Can Something Be Important if I Don't Understand It?
Can something be important if I don’t understand it? Poetry comes to mind, and science, and mathematics too.
When I was younger and brash, I used to say that a poem should be universally “available”, that is if found loose on the sidewalk, picked up by any passerby, and read…it should be readily understood by any person of reasonable intelligence.
propertiesThat stance was in response to esoteric poems loaded with references and meanings beyond my ken. Everything depends on a red wheelbarrow. People come and go speaking of Michelangelo. This is the way the world ends, not with a bang but a whimper.
The only emperor is the emperor of ice cream. Chemistry makes sense all the way up to but not into nor beyond organic chemistry, at least as coursework.
Sodium and chlorine are 2 poisons that combine to make a substance we all need a little of and cannot do without. Somehow frozen water floats on top of liquid water underneath clouds of water vapor that don’t fall out of the sky.
And how else to describe photosynthesis, the sun’s energy juicing carbon dioxide and water into making sugars and oxygen than to say it is an absolute miracle of nature?
Miracles can almost not be explained.
Then there’s mathematics, the language of science, the argot of imaginative thinking that describes and explains and probes whose practitioners occupy a head realm so complex and unusual that most all of the rest of us know enough to keep our distance lest we prove our incapacity. I give you calculus, a system of thought derived by Sir Isaac Newton in his effort to describe the nature of the world, a world we only experience in the simplest fashion while the mathematicians conceive of it in whirls and whorls.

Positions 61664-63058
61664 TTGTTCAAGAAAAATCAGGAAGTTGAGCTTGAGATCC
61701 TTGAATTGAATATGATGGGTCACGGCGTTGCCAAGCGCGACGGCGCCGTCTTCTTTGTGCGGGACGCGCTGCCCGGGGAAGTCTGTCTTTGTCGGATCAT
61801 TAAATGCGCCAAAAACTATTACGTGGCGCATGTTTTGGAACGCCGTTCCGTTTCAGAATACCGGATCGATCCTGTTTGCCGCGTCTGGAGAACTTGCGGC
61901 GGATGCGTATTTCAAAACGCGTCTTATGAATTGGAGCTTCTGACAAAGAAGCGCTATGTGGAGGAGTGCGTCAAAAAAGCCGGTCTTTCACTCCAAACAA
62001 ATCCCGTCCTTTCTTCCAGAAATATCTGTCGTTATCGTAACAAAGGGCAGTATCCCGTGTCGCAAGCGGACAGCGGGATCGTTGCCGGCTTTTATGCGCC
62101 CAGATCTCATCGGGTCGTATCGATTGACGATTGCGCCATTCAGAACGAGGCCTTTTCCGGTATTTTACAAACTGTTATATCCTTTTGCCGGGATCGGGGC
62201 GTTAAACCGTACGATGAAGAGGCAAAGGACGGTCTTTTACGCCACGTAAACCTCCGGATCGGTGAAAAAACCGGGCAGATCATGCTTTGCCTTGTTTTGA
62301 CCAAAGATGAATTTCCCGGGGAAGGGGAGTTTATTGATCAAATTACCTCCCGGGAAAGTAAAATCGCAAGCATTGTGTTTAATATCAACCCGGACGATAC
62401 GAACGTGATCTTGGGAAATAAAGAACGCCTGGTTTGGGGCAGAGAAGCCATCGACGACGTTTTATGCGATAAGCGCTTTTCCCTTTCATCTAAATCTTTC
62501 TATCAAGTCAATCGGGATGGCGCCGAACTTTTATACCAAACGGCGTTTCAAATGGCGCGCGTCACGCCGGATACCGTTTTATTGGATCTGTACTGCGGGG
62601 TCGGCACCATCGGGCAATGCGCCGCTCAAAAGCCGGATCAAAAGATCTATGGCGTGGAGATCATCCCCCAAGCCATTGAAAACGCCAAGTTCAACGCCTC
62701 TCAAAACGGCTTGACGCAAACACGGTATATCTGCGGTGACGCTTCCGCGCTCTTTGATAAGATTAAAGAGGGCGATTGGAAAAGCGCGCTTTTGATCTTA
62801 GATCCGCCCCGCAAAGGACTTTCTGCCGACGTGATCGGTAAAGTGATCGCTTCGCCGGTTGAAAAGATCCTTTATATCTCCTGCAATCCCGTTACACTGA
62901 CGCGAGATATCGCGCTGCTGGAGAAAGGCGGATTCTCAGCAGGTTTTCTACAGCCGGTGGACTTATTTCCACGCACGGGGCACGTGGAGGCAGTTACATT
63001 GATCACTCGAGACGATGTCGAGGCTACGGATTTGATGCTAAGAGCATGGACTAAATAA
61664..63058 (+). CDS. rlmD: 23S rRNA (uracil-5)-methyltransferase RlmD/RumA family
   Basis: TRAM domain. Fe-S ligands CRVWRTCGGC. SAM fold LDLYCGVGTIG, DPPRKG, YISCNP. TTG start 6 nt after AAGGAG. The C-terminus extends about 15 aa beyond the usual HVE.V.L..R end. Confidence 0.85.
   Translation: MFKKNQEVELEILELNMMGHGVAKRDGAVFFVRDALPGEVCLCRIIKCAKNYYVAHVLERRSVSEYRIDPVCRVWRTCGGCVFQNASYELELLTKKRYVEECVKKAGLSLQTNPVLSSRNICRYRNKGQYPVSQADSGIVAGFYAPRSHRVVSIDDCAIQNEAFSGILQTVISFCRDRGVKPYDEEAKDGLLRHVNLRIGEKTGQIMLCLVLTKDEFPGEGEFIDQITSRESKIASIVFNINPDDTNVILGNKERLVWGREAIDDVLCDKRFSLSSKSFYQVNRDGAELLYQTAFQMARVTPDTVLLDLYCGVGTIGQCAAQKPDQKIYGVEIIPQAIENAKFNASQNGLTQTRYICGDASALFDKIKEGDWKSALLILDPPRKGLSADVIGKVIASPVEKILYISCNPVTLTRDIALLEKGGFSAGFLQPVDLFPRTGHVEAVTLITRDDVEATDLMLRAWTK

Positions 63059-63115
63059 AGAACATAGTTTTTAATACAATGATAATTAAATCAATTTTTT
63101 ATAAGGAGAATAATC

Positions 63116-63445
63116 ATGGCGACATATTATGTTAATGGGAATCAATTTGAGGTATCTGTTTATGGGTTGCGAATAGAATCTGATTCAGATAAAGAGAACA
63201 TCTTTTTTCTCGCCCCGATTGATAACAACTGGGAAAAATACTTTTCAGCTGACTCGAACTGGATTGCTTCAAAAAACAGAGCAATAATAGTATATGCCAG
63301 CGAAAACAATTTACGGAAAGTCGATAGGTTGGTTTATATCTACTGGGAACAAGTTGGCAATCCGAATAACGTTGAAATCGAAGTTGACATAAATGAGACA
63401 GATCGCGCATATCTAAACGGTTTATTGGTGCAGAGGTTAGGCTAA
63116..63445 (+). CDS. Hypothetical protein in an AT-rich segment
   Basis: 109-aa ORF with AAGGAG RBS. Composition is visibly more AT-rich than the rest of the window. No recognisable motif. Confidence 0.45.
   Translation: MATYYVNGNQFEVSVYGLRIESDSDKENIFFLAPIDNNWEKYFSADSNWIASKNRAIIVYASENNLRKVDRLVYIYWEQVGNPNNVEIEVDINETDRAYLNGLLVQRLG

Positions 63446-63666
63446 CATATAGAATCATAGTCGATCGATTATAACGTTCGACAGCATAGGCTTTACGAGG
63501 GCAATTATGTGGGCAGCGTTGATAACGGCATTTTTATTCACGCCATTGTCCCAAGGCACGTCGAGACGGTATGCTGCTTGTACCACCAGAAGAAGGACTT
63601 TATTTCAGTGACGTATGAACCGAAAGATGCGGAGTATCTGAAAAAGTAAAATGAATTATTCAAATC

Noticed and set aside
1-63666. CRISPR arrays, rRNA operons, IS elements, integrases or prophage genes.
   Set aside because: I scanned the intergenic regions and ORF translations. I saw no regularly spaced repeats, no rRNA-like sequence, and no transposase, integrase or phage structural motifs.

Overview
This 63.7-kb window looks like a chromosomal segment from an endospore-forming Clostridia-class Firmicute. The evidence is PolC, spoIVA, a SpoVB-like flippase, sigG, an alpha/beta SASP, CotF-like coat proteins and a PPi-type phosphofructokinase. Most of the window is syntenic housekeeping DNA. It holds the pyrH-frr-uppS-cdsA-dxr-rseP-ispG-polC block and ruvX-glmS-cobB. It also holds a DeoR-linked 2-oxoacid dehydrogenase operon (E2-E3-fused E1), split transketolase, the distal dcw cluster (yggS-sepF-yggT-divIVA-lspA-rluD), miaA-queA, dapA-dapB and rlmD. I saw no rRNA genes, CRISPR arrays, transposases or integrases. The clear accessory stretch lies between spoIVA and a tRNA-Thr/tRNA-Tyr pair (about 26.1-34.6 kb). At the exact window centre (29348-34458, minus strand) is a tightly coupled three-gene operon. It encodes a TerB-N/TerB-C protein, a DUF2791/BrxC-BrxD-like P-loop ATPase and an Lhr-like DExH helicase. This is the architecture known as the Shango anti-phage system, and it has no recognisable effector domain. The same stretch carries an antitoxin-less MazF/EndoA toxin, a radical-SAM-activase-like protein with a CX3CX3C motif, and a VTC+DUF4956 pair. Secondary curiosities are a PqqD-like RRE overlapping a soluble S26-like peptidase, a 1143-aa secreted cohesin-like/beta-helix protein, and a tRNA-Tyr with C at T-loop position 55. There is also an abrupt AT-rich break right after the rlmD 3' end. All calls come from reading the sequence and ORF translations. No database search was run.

Watch an astronaut floats around the International Space Station and it invigorates the sense of wonder. But the only way the astronaut got there and gets home is by way of science and mathematics. The only way the astronaut can drink water is by chemistry’s clever trick of recycling one’s own waste water.
Chemistry and mathematics join engineering to power and aim the rockets that as the poetic lines goes, loose the bonds of earth, and on the way home keep the encapsulated human beings from burning up on reentry. Maybe what ties together each of these human endeavors is that each one gives a certain kind of pleasure.
Imagination is something that we exercise to envision the thing that is not present, and some people have the capacity to see things that do not yet exist.
Like the person who figured out stainless steel.
Like the brains behind the computer.
Like so many other discoveries and inventions whose creators benefit our modern existence.
It takes more than imagination though. It takes hard work. Long hours of learning a subject and then maybe connecting it to a related area that somehow fashions an idea that works to address a need or solve a problem.
It often involves a struggle to get beyond the nagging petty issues in any endeavor, not to mention the doubt of its efficacy or one’s abilities. It takes courage to work through the long apprenticeship, the difficulties, the naysayers and doubters.
When something finally succeeds, it is because of great sacrifice and endurance. In a small way, this describes the Food Pantry, someone’s idea realized in a site where staff designs, donors provide, volunteers lend a hand an institution hosts people who are hungry find sustenance.
It’s a small miracle every bit as profound as poetry, science and mathematics.
The Food Pantry engineers a way for human beings to care for one another in a deeply meaningful way.
I don’t have to understand it to know it’s important.